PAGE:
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Security on the Spot Series

ITWeb Security Summit 2013: 7-9 May, Sandton Convention Centre, www.securitysummit.co.za.

Expert participants in the forthcoming ITWeb Security Summit present their views on the current IT security landscape, risks and opportunities, in this exclusive Security on the Spot Series.

DRS Security Enabling Business - Jayson O’Reilly: Director: Sales & Innovation

1) What do you see as the single the biggest information security risk this year?

DRS Security Enabling Business - Jayson O’Reilly: Director: Sales & Innovation

DRS Security Enabling Business - Jayson O’Reilly: Director: Sales & Innovation

The single biggest risk I see to businesses is not paying attention to the cautions of cyber crime lessons learnt globally every day. The risk has moved on from being simple malicious intent to now being motivated by profitability. "Return on investment" is no longer a term used just in our everyday business, it's a term being used by the underground community of cyber criminals, who have realised that it's easier to focus on targeting less protected businesses than breaking into a heavily guarded organisations because it's equally rewarding.

 2013 will become about the information and no one can afford to believe they are "safe" because they have made basic security investments. It's about taking a real look at the "crown jewels" and ensuring that security access, leakage prevention, and encryption address the key requirements of protecting the business' intellectual property. Moving to a risk-based approach is required in 2013, as a "risk-based" approach to security assumes a prevention mentality, taking a proactive approach by interconnecting otherwise silo-based security and IT tools and continuously monitoring and assessing the data. This allows organisations to achieve a closed-loop, automated remediation process that is based on risk.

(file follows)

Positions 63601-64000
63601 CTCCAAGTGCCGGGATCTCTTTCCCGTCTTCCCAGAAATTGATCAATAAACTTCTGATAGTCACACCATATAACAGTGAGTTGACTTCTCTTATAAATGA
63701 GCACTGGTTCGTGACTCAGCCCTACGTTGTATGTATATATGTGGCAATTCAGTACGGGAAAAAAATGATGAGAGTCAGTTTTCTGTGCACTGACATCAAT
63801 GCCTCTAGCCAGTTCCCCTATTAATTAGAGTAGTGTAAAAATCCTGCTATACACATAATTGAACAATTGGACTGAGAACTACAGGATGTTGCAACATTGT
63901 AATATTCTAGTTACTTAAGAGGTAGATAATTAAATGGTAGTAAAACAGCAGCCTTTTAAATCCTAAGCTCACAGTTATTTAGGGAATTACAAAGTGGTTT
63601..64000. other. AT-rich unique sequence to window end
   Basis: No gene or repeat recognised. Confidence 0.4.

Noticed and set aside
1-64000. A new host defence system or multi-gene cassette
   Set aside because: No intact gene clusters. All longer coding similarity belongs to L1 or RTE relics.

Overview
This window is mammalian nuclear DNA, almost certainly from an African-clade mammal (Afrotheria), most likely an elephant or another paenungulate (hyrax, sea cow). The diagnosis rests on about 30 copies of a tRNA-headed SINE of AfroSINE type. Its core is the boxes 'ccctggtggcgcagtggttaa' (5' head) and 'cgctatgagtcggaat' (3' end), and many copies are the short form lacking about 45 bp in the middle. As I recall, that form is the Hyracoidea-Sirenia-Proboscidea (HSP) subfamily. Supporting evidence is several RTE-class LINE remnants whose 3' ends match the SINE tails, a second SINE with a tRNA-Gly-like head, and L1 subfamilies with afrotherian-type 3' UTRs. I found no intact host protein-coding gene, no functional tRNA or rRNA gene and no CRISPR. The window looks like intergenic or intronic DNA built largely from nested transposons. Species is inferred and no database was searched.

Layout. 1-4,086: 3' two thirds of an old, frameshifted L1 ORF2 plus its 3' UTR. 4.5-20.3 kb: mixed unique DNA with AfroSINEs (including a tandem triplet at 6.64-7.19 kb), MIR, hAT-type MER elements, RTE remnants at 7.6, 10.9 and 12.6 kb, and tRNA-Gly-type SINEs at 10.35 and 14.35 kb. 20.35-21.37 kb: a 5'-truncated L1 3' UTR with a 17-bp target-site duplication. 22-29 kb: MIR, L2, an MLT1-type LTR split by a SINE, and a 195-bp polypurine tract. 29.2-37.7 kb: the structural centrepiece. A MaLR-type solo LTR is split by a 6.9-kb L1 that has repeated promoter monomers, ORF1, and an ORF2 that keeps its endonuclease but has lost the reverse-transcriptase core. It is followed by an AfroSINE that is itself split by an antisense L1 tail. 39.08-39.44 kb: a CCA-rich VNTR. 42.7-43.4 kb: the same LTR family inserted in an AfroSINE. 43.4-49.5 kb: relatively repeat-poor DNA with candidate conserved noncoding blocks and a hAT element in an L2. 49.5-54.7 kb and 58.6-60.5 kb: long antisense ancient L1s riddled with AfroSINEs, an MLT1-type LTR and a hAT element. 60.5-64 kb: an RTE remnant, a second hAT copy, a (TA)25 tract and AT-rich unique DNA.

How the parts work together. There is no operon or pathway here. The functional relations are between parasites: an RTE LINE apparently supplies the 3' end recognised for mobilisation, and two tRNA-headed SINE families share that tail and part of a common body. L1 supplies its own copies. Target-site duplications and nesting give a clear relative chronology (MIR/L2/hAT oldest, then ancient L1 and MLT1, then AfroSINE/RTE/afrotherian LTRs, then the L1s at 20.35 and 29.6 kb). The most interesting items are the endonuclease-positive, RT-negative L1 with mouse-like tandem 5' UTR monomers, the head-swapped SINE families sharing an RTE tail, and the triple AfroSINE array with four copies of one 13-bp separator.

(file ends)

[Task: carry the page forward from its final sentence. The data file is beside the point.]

2) What is the one key risk mitigation step enterprises need to take this year? 
The rising tide of insider and advanced persistent threats, mounting regulatory pressure, and the impact of big security data on an organisation's operational efficiency have led many progressive organisations to adopt a "risk-based" or "business-oriented" approach to security. Becoming proactive, utilising existing investments and mitigating against critical security incidents will enable organisations and IT departments to spend less on technology and more on business enablement, and embracing IT governance will ensure value is realised quickly and risk is mitigated according to the organisation's risk appetite. This ensures companies remain competitive and are able to compete effectively in a demanding business climate.